"We saw the writing on the wall," said Larry Casto, the city's chief lobbyist.

Proposed language in some of the other bills, including a massive measure that was delayed late Wednesday with a technical maneuver, could lead to court cases and slow down development if the projects are too expensive, said Frank Sturzl, executive director of the Texas Municipal League.

Dallas officials said Wednesday that the new laws wouldn't affect them much, since current law already restricts their ability to use eminent domain for economic development.

The House also approved the "Landowner's Bill of Rights Act," which would inform property owners of their right to a "good faith effort" by the entity trying to acquire their land to pay a fair price. The landowner would also be entitled to an assessment of damages resulting from having to relocate and a hearing, with a right to appeal any judgment.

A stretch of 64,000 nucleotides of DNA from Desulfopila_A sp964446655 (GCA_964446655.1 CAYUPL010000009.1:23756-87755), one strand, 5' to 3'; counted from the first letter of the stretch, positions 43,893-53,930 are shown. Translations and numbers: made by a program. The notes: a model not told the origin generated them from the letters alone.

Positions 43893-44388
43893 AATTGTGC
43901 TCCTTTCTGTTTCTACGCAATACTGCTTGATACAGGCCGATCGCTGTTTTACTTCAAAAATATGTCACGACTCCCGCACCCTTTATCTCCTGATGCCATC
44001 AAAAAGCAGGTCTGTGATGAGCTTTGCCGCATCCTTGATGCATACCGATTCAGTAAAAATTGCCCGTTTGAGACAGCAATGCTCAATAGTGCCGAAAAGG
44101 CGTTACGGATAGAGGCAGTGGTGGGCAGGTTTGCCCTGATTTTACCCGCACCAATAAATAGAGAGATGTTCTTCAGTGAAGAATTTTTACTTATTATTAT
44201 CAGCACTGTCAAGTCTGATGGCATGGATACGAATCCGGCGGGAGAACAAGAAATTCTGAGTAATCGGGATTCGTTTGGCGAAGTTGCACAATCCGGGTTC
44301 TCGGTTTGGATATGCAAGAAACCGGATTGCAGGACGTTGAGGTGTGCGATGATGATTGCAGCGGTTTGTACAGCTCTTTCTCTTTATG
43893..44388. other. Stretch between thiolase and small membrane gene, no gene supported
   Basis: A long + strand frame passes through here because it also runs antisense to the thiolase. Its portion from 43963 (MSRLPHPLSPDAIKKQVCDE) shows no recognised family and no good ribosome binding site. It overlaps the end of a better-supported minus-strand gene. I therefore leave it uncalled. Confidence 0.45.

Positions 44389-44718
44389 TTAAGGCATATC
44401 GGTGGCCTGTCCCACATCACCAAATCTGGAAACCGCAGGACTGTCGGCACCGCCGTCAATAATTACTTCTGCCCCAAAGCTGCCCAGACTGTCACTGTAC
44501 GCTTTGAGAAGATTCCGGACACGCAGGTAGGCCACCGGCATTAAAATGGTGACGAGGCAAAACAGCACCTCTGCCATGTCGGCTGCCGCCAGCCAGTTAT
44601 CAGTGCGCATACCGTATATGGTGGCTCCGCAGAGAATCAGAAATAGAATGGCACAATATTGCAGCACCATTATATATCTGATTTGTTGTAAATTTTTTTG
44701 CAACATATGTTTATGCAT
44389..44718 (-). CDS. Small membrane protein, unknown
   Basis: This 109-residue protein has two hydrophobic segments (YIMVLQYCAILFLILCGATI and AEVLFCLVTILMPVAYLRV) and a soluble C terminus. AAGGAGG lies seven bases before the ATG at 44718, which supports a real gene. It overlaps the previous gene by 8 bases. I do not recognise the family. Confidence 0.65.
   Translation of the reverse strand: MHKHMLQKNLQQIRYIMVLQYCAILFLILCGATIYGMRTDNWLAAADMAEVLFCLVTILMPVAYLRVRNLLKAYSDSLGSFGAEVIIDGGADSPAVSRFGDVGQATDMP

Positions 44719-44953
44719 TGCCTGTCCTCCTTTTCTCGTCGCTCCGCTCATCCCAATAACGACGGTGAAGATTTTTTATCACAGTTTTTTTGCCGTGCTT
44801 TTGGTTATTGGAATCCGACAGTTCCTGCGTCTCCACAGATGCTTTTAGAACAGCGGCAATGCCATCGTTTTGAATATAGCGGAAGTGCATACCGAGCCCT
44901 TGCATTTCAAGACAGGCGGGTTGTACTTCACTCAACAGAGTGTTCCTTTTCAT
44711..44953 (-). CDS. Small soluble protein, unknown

The attorney general would be required to draw up the bill of rights by August.

Also winning approval was a constitutional amendment that would let entities sell acquired property back to their original owners if the development plans for the property don't pan out – but at the original price they paid for it, not current market value, which is sometimes lower. That measure now heads to the Senate, and if it's approved there, voters would consider it in November.

Dallas TX Morning News: http://www.dallasnews.com

Federal lawmakers unveil new legislative strategy to block DOE’s power line plan: Mid-Hudson News, Newburgh NY, 5/4/07